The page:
June 16, 2011

...Chose my Own Adventure

I've been thinking a lot about change lately. And, also, Choose Your Own Adventure books.

With the change thing, I didn't make it a personal growth homework assignment or anything, it's just that there's been a fair bit of it going on. Good friends of mine who've I known for ten years are getting a divorce. I was best man at my ex-boyfriend's wedding. My grandma had a hip replacement. My best friend of twenty years has gone to live in Amsterdam. My boyfriend changed jobs and I did the same - leaving my workplace of six years behind in the process. The changes in themselves haven't worried me so much though, as I've never been afraid of change. Between 2005 to 2010 I ended up having to move house six times in five years. It really didn't disturb me as much as it should of. I kind of treated it like a mildly unpleasant chore - like going to get a bikini wax. So change, not a problem with it. You get the cards that you're dealt and you play them. Change and I are cool with each other - homeboys, bros, amigos. But choice? Now the act of choice, on the other hand, has always terrified me. Bring that free-radical of freewill into the equation and suddenly I'm the cowardly lion peeping out from behind Dorothy's farm-fresh gingham skirt.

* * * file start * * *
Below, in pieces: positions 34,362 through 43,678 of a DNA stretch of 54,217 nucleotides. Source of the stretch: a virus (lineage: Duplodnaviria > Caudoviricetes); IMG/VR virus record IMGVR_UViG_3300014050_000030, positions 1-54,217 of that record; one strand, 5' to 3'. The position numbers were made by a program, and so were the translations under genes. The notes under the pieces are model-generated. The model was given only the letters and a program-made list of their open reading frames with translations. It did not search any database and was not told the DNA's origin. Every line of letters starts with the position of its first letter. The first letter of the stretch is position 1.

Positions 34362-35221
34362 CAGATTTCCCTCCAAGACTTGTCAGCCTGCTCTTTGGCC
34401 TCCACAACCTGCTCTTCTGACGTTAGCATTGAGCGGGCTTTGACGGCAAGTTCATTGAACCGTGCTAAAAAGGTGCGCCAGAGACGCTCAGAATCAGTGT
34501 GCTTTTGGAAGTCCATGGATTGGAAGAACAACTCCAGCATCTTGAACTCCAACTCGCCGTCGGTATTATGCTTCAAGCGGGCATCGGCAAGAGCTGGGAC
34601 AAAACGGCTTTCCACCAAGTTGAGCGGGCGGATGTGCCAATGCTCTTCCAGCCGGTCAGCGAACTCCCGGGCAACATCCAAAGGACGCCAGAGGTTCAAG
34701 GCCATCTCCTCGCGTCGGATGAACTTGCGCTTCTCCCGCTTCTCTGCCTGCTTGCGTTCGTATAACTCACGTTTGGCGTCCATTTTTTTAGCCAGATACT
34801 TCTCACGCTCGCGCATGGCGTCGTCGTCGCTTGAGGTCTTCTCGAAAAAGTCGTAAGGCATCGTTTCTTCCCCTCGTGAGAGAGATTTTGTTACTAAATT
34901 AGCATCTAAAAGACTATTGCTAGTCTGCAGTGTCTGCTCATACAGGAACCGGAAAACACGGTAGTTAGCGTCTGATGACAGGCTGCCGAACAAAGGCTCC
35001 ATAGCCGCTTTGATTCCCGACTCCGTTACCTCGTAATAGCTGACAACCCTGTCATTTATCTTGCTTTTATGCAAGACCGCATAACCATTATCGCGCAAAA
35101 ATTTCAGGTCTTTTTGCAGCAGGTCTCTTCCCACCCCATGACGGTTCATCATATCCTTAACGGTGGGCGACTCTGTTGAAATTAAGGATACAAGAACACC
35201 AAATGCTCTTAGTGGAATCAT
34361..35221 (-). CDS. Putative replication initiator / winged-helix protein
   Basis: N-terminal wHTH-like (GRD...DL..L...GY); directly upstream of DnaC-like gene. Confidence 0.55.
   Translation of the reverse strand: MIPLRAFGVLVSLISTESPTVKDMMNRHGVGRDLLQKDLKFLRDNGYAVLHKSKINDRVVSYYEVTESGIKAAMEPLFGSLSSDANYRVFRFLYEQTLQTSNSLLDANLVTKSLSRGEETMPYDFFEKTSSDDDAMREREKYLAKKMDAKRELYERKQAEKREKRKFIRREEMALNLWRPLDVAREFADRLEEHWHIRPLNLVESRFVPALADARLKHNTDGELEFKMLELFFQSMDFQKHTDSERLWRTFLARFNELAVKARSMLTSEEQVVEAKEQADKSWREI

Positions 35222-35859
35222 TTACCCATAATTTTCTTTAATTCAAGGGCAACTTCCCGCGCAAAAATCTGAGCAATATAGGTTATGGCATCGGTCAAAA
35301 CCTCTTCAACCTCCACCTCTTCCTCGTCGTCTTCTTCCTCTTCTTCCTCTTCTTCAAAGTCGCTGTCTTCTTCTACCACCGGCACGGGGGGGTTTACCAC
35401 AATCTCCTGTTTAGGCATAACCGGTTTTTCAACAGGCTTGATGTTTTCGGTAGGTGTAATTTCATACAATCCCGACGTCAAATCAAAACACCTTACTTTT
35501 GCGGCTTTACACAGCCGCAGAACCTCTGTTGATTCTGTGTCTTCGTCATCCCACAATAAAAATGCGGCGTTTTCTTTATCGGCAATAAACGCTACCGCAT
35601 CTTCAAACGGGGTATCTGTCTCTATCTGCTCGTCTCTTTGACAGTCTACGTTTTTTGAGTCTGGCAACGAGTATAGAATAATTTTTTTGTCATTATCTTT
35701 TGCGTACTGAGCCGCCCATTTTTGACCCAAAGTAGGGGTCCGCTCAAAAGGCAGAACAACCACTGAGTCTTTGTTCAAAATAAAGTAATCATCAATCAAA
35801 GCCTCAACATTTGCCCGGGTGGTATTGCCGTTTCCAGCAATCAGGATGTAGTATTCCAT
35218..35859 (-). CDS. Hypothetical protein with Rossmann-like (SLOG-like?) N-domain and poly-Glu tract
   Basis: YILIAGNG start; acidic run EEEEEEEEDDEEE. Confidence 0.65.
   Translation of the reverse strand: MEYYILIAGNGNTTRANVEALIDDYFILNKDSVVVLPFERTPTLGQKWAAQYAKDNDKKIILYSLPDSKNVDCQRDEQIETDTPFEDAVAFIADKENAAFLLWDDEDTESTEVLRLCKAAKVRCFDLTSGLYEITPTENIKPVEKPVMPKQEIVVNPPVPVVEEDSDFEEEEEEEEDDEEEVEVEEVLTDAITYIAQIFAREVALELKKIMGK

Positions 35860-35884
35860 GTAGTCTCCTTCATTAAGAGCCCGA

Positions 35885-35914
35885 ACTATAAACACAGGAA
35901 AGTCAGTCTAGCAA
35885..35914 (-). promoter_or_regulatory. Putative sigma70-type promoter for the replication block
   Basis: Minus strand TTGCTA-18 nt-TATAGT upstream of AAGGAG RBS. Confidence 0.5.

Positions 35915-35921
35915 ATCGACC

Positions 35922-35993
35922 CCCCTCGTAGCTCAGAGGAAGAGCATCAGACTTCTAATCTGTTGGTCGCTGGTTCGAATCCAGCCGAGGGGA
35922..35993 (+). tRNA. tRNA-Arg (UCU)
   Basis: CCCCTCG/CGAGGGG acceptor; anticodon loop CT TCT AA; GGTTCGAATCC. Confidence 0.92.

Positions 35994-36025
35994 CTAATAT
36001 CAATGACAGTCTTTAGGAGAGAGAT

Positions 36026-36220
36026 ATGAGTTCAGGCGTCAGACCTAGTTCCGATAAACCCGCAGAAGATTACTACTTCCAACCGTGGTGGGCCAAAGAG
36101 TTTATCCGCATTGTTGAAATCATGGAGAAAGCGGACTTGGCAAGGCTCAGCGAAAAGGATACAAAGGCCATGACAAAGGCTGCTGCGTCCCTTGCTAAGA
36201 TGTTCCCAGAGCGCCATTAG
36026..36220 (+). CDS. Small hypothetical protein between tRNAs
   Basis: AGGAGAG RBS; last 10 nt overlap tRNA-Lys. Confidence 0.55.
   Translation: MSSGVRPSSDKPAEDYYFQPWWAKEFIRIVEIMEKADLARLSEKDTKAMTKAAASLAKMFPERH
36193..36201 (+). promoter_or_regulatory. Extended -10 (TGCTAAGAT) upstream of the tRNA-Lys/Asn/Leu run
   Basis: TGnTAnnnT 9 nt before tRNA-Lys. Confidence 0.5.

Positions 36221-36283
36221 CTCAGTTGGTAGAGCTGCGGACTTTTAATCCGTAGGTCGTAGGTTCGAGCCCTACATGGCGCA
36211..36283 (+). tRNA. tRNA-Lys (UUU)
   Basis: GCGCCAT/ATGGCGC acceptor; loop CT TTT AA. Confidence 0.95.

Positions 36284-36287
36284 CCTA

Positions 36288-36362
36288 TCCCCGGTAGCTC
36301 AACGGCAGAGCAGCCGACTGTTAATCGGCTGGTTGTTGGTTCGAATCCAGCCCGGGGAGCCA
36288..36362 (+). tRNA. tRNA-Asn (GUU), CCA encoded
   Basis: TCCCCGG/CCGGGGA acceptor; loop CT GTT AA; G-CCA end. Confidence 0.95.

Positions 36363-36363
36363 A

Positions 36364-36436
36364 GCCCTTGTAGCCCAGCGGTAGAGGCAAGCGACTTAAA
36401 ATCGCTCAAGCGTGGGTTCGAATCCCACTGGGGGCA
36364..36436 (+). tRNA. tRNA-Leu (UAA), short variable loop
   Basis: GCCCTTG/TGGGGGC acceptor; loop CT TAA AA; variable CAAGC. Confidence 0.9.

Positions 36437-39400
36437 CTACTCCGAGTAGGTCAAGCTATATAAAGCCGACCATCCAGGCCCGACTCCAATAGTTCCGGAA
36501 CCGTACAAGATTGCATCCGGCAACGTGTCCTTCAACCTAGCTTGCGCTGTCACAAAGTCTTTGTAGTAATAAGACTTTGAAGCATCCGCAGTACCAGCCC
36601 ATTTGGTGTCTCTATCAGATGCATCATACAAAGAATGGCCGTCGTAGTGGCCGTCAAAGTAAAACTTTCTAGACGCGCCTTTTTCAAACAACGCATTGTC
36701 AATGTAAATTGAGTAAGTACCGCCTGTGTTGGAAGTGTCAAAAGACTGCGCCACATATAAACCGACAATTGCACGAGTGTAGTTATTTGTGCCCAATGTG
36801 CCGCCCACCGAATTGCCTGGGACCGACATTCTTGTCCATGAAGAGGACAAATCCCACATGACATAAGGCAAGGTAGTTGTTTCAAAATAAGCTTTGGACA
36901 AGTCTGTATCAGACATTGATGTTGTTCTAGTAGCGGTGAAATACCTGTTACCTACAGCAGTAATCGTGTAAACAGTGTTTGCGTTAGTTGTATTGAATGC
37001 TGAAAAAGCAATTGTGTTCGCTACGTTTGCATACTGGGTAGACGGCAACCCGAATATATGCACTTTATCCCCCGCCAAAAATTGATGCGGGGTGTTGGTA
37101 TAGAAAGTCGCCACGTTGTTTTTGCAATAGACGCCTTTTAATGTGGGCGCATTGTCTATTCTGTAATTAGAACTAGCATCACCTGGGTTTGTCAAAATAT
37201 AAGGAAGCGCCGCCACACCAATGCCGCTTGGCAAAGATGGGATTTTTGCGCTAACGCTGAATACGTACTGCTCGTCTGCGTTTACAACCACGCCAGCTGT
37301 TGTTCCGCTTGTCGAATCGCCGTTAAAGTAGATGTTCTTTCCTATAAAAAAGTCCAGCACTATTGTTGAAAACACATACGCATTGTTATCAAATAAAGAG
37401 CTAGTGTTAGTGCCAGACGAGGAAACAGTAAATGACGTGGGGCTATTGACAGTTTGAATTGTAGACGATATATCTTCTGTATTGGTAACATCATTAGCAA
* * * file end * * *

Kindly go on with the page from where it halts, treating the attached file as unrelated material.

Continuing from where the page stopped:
The act of making a decision, choosing a road at the fork in the yellow wood, ruling out one option in favour of another, closing a door to climb through the window, getting the fish instead of the chicken... it's all terrifying. Because what if you're wrong? You choose the left path instead of the right and suddenly you're in the Bog of Eternal Stench instead of at the Goblin City, partying with David Bowie in his purple spandex tights. And who's to blame? You and you alone, because you made that choice. I don't have a problem with what the Furies dictate should be my lot, mere mortal at the feet of Zeus I am, but if you choose it yourself and it turns out you made the wrong decision? Well it's easier to curse the capricious Gods for your misery rather than feel the weight of failure from running the ship aground yourself. Because you had to choose, you know the moment it all went wrong and exactly when you had the power to make it different (but you didn't). I think if I had been Alice in Wonderland sitting at the bottom of that rabbit hole looking at "drink me" and "eat me", I'd still have been sitting there 150 pages later making children across the ages yawn while I tried to decide what order to do things in: if I should eat and not drink, if I should try to climb back out, if I should call for help until someone came, if I should have a small bit of each or a large bit of one, or whether I should eat or drink anything at all. I have simply never liked being asked to make the call.